We should note that military decisions to use force are by no means innocent of geopolitical factors. In the face of a people-power uprising, the decision to repress with force may turn in part on external backing. In Eastern Europe in 1989–90, Soviet leader Gorbachev made clear that he would not lend military support to the Warsaw Pact regimes. Likewise, in Lebanon in 2005 the Russians did not give Syria the green light to engage in the violent repression of the independence intifada in Lebanon; the Syrians withdrew. In Egypt in 2011, the White House set itself against a military bloodbath and the army defected. In Bahrain in 2011, the military intervention of Saudi Arabia was decisive in crushing the crowds, while other important external backers, the United States and the United Kingdom, turned a blind eye or continued to support the Bahraini monarchy. By contrast, in Egypt in 2013, Saudi Arabia, Kuwait, and the United Arab Emirates (UAE) offered financial and diplomatic support for a military take-over in Egypt and the ousting of the Muslim Brotherhood there. The Brotherhood’s occupation of Rab’a and al-Nahda squares then proved unable to protect their protagonists from massacre at the hands of the Egyptian security forces.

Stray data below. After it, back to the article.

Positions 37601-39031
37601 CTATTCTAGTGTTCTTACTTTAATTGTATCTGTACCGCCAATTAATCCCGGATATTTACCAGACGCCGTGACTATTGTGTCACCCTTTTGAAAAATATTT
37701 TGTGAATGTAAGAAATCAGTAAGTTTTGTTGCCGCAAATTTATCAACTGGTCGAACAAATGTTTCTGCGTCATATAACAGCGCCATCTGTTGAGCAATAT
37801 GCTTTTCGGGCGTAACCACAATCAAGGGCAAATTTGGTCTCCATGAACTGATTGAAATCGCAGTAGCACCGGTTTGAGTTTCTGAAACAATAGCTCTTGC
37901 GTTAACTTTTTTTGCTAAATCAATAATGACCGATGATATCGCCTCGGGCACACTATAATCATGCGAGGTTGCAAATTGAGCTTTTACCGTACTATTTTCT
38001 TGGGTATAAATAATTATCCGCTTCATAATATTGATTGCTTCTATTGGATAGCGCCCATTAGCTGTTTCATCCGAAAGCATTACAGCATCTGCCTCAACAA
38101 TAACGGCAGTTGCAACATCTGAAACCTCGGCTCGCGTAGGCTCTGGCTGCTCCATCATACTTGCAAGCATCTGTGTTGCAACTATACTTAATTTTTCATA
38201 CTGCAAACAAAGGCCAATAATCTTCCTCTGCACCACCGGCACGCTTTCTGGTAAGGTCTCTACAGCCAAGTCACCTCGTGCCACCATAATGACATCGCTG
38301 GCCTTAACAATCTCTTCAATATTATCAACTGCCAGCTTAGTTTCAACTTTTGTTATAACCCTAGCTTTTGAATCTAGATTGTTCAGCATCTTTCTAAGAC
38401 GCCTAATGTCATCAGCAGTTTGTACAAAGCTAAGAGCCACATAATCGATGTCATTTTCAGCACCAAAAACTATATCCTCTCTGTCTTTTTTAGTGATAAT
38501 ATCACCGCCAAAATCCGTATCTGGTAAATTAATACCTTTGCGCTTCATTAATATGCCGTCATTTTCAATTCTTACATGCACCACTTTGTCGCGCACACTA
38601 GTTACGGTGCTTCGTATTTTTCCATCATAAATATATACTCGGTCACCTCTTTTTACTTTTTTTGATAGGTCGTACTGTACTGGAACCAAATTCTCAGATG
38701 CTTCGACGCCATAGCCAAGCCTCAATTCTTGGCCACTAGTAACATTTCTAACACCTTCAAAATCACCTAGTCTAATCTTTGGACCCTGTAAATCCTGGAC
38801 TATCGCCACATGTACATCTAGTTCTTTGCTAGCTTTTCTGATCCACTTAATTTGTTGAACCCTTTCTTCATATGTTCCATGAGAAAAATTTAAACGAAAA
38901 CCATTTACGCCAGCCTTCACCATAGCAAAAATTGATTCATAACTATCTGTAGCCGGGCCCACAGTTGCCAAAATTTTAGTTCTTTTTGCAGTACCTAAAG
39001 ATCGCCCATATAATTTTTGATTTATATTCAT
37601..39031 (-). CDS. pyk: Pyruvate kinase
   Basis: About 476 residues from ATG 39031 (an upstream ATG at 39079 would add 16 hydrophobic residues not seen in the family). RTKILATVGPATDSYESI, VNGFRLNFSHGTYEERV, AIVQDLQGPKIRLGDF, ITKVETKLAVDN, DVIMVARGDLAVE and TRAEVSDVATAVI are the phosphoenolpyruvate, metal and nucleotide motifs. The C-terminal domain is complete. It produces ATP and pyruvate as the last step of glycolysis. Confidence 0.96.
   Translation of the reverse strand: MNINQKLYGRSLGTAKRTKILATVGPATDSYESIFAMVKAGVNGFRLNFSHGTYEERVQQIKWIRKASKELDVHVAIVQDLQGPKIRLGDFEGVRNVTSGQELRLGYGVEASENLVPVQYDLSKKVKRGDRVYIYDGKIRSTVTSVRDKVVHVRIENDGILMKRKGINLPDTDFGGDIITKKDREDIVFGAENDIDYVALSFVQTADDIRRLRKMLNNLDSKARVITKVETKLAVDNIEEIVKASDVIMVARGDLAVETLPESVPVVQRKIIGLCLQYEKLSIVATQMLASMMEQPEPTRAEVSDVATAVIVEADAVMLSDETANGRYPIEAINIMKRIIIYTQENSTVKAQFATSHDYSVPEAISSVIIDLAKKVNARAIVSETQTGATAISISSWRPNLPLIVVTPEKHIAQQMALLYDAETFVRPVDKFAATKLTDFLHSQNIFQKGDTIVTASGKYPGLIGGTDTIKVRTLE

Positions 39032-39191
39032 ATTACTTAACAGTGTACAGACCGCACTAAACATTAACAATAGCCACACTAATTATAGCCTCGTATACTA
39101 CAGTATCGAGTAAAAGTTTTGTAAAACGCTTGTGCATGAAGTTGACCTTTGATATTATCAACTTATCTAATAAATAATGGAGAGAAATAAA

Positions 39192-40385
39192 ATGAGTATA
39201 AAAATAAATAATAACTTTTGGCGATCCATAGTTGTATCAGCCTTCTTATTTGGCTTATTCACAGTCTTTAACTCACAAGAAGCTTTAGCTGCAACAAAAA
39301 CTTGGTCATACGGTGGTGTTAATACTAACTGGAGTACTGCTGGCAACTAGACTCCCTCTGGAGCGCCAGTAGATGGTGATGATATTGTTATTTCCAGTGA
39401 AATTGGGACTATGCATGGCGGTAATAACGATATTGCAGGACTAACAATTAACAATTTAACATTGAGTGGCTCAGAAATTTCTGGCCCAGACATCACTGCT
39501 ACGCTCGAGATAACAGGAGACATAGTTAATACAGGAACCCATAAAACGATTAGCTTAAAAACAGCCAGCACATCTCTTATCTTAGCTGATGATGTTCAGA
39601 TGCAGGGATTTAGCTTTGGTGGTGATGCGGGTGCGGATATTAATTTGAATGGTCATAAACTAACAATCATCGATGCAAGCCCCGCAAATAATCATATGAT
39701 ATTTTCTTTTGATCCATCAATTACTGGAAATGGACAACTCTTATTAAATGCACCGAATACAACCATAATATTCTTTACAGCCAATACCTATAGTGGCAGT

On the other hand, when the people can demonstrate what Tilly called WUNC (worthiness, unity, numbers, and commitment),68 it was arguably more likely that militaries would vacillate and even withdraw their support from political incumbents. Iran offered a partial case of this, where military vacillation may have been linked to the WUNC of the crowds, especially because the shah did have the backing of the United States. And in Syria and Iraq in the 1980s, uprisings linked to the Muslim Brotherhood, to region, to Shi’a, or to Kurds were always segmented in some way, relative to the people as a whole, and thus failed to demonstrate popular unity. Likewise in Bahrain and Syria, protestors were vulnerable to the charge of sectarianism, and in Syria in particular, certain minorities preferred to stick with the strongman they knew, fearing the Islamist sectarianism that might emerge from any uprising. In Yemen and Libya, popular unity was always harder to demonstrate, and results were, in keeping with this, more ambiguous. The WUNC of “the people” in Egypt and Tunisia, on the other hand, together with the unarmed nature of the action, played a role in persuading militaries in Egypt and Tunisia to recalculate where their interests lay, and to vacillate and even defect. This move was greatly hastened in Egypt by the great popularity which the army demonstrably enjoyed. In Tunisia, France continued to back the regime until a very late stage. Various strands of Islamism, it should be noted, above all those drawn from Salafi-Wahhabism, have acutely exacerbated segmentation. While the military factor is vital, along with the position adopted by external backers, we should not lose sight of the fact that popular unity is equally significant and perhaps even more important to the overall outcome.